Rchard Stallman vs Darl McBride

Levi Pearson levipearson at gmail.com
Wed Jul 21 11:56:58 MDT 2010

On Wed, Jul 21, 2010 at 8:16 AM, Stuart Jansen <sjansen at buscaluz.org> wrote:
> On Wed, 2010-07-21 at 00:09 -0600, Levi Pearson wrote:
>> At work we have a wireshark plugin for an in-house protocol that we
>> don't distribute.  We also developed a couple of decoders for
>> protocols we're helping to develop through IEEE, and we submitted
>> those back upstream.  You can find me in the AUTHORS file, though it
>> may not be in a stable release version yet.  Sometimes it's useful to
>> have our in-house protocol and the IEEE draft protocols in the same
>> build, but we've got to be careful not to distribute those builds when
>> we're sending out builds with the draft protocol updates to people
>> we're working with.  It's a minor annoyance, but annoying nonetheless.
> Two things:
> (1) When you consider how much work has gone into Wireshark, and the
> fact that you didn't pay a dime for it, whining about managing a plugin
> is petty.

I did say it was a pretty minor annoyance.

> (2) Consider how the situation would be different if you had used a
> proprietary product instead. You probably still wouldn't choose to
> distribute your secret sauce plugin. Assuming you could share the tool
> the same way you are with Wireshark, which you probably couldn't.

Of course we wouldn't distribute the secret sauce plugin.  If a plugin
API was available (which would be the only way it would be useful to
us) we'd also still distribute the plugins for the protocol decoders
we're distributing, if it was permissible.  The API would undoubtedly
make distributing plugins separately from the main package easier than
Wireshark does, which would completely alleviate the annoyance, since
we wouldn't have to maintain separate builds.  There's no motivation
for Wireshark to make this easy, since they prefer you to not write
them as plugins and to submit them back to the main repository.  If
there was a proprietary tool that had met our needs in this way and
Wireshark wasn't available, we would have paid for it without a second
thought.  Probably would have been one of the cheaper tools we use.
If neither had been available, we'd have written our own tools, which
would definitely be more annoying, but licenses would have little to
do with that.

> Sounds to me like RMS is annoying ergo you must find any excuse to
> attack the GPL.

I find RMS *and* the GPL annoying.  I find Free Software fanatics even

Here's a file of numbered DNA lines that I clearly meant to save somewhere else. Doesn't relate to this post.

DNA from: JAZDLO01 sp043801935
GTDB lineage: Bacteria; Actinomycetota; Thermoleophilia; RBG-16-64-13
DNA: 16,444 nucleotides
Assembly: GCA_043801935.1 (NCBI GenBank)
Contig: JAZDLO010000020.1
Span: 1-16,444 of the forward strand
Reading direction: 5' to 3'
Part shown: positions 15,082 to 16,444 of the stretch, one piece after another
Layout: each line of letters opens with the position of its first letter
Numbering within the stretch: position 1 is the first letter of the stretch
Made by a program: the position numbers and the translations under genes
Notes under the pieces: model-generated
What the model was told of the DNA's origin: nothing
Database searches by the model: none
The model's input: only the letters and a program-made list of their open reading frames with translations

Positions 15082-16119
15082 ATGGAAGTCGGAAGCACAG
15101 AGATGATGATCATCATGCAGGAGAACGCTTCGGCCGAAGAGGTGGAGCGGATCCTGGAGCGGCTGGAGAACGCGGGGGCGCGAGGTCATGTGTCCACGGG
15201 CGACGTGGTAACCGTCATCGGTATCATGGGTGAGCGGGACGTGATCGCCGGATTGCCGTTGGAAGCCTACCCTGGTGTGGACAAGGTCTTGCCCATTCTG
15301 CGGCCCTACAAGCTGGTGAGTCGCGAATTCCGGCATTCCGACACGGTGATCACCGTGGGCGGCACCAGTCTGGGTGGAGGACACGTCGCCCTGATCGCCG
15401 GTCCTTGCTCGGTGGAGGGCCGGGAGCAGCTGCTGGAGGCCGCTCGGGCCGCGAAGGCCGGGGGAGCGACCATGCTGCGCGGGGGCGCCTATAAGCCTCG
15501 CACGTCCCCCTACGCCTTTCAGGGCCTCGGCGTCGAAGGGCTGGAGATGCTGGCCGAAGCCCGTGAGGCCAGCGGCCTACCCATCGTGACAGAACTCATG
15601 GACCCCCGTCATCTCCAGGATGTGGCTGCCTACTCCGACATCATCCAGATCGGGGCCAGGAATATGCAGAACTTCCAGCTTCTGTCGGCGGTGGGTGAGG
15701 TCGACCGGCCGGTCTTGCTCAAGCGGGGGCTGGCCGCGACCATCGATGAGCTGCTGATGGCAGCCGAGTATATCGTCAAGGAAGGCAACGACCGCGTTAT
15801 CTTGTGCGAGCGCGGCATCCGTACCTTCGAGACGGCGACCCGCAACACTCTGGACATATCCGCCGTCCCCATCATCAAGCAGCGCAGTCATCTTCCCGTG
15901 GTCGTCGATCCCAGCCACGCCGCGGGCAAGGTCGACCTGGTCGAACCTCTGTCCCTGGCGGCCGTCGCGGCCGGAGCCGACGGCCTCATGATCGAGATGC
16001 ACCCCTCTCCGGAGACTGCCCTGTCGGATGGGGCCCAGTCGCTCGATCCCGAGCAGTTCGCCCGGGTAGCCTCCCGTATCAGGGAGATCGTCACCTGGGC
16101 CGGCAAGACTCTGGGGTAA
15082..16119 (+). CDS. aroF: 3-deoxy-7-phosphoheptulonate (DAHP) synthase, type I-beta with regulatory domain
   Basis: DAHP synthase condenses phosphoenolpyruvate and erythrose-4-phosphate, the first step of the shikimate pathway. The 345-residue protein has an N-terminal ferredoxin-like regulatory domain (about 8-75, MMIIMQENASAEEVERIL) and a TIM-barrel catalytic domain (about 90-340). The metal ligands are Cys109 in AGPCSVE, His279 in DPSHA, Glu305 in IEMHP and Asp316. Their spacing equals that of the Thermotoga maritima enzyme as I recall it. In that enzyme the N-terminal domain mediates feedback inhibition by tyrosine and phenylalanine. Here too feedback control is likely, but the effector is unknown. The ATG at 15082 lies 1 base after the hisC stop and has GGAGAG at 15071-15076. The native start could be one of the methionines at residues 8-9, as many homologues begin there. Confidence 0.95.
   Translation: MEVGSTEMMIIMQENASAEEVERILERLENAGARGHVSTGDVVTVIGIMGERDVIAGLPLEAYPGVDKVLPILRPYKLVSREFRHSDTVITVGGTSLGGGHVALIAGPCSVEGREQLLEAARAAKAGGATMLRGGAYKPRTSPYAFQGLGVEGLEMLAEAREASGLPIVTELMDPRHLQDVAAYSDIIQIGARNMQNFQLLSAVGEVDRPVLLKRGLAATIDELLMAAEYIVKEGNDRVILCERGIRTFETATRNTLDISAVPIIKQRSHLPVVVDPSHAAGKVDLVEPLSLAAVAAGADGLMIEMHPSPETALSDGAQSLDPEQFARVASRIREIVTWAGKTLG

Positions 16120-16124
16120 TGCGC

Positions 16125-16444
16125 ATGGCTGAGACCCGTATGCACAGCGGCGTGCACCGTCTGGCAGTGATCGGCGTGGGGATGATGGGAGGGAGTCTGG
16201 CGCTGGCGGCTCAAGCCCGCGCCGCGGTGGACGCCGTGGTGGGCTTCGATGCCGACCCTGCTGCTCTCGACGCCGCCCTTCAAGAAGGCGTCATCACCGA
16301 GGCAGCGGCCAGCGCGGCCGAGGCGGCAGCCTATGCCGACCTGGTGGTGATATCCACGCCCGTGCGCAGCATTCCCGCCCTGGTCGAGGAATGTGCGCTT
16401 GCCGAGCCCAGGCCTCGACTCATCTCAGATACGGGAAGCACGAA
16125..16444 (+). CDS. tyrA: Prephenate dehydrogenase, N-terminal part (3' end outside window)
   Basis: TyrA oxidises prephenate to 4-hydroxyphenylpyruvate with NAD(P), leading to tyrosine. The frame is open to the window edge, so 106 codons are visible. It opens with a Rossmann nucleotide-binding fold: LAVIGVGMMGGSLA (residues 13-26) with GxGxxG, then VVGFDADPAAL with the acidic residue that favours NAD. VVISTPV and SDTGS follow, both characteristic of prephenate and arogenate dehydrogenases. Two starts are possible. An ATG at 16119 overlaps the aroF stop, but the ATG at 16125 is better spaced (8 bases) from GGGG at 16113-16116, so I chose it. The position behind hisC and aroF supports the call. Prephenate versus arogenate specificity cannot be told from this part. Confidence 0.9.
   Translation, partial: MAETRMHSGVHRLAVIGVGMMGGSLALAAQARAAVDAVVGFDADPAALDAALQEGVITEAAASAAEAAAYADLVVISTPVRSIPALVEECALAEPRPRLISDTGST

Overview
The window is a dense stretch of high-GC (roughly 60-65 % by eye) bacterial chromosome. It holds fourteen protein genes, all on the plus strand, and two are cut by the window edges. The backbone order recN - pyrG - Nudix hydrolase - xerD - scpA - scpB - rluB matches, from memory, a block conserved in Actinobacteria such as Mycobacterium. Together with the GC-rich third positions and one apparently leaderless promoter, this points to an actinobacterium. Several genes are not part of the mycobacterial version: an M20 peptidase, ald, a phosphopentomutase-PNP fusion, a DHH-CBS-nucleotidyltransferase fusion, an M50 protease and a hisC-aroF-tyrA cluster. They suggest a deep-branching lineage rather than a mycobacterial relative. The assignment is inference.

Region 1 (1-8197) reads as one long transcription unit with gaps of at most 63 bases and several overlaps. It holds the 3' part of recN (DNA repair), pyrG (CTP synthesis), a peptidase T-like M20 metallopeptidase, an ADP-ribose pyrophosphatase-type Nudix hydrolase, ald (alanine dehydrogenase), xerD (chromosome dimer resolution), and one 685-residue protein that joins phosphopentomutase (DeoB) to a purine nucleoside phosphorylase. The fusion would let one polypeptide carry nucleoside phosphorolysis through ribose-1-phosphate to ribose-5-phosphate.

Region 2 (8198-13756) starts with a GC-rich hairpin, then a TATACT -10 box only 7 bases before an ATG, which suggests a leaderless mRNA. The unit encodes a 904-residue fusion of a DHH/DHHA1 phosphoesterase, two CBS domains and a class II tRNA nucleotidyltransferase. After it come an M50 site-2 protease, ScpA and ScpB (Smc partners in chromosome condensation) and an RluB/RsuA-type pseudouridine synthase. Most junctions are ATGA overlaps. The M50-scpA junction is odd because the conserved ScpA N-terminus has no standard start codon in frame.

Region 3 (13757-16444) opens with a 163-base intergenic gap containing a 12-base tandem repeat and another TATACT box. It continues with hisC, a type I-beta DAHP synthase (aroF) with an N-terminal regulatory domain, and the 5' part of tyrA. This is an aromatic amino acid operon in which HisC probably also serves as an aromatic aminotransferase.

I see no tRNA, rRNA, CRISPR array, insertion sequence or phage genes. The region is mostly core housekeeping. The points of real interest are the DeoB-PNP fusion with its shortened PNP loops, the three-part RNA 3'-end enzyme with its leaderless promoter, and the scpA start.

more annoying when they go preaching.  However, I think the GPL can be
a useful tool, and I might use it or something like it in some
circumstances myself.  I just think it's given a little bit too much
credit sometimes for the software situation today, and I think a lot
of people use it out of adherence to Free Software Philosophy rather
than for technical reasons.  That's their right, but I'm likewise free
to share my opinion about it. :)

I didn't start my part in this thread with the intention of making you
think I was whining about the GPL.  My original point is that I didn't
want to hear a presentation from RMS, because I didn't think it would
contain useful technical information.  Other people drove the
discussion towards GPL and its importance; my comments on it have not
been intended to attack it, but to provide a perspective on it from
outside the FSF worldview.  I think I've been pretty fair (if
sometimes not terribly specific, opening myself to clarifying missives
from people who assumed I didn't understand it) in my assertions about
the GPL, and I've admitted that I might be wrong about its level of
influence on the software landscape today--it's definitely debatable.
My examples were not meant to whine about GPL, but to illustrate that
it hasn't had much of an effect on companies I've been involved with
contributing back to projects.  The things we kept back would have
been kept back under a more permissive license, and the things we
contributed would have been contributed as well, because it just made
sense to do so.  The GPL was mostly irrelevant, aside from creating a
minor annoyance.  This is purely anecdotal, but so have been the other
examples I've seen.


More information about the PLUG mailing list